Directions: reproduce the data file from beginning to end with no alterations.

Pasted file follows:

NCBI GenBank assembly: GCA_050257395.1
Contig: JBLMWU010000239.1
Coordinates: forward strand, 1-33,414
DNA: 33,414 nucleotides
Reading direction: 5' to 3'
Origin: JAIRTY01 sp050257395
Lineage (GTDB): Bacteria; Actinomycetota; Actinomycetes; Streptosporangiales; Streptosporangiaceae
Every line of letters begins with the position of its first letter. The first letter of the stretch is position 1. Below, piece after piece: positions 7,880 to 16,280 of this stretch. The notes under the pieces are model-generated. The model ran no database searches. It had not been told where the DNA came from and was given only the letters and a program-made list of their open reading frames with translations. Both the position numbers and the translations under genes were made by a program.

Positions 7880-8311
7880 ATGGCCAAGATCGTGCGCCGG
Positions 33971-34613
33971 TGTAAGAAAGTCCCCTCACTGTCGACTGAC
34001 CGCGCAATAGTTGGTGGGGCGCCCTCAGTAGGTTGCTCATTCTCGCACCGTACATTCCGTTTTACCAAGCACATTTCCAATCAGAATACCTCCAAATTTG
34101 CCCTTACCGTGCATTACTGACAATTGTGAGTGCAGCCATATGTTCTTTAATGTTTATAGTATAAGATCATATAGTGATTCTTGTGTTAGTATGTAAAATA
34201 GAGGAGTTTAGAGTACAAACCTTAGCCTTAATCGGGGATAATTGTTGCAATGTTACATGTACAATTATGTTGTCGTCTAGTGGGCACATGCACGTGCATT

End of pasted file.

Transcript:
NCBI GenBank assembly: GCA_050257395.1
Contig: JBLMWU010000239.1
Coordinates: forward strand, 1-33,414
DNA: 33,414 nucleotides
Reading direction: 5' to 3'
Origin: JAIRTY01 sp050257395
Lineage (GTDB): Bacteria; Actinomycetota; Actinomycetes; Streptosporangiales; Streptosporangiaceae
Every line of letters begins with the position of its first letter. The first letter of the stretch is position 1. Below, piece after piece: positions 7,880 to 16,280 of this stretch. The notes under the pieces are model-generated. The model ran no database searches. It had not been told where the DNA came from and was given only the letters and a program-made list of their open reading frames with translations. Both the position numbers and the translations under genes were made by a program.

Positions 7880-8311
7880 ATGGCCAAGATCGTGCGCCGG
Positions 33971-34613
33971 TGTAAGAAAGTCCCCTCACTGTCGACTGAC
34001 CGCGCAATAGTTGGTGGGGCGCCCTCAGTAGGTTGCTCATTCTCGCACCGTACATTCCGTTTTACCAAGCACATTTCCAATCAGAATACCTCCAAATTTG
34101 CCCTTACCGTGCATTACTGACAATTGTGAGTGCAGCCATATGTTCTTTAATGTTTATAGTATAAGATCATATAGTGATTCTTGTGTTAGTATGTAAAATA
34201 GAGGAGTTTAGAGTACAAACCTTAGCCTTAATCGGGGATAATTGTTGCAATGTTACATGTACAATTATGTTGTCGTCTAGTGGGCACATGCACGTGCATT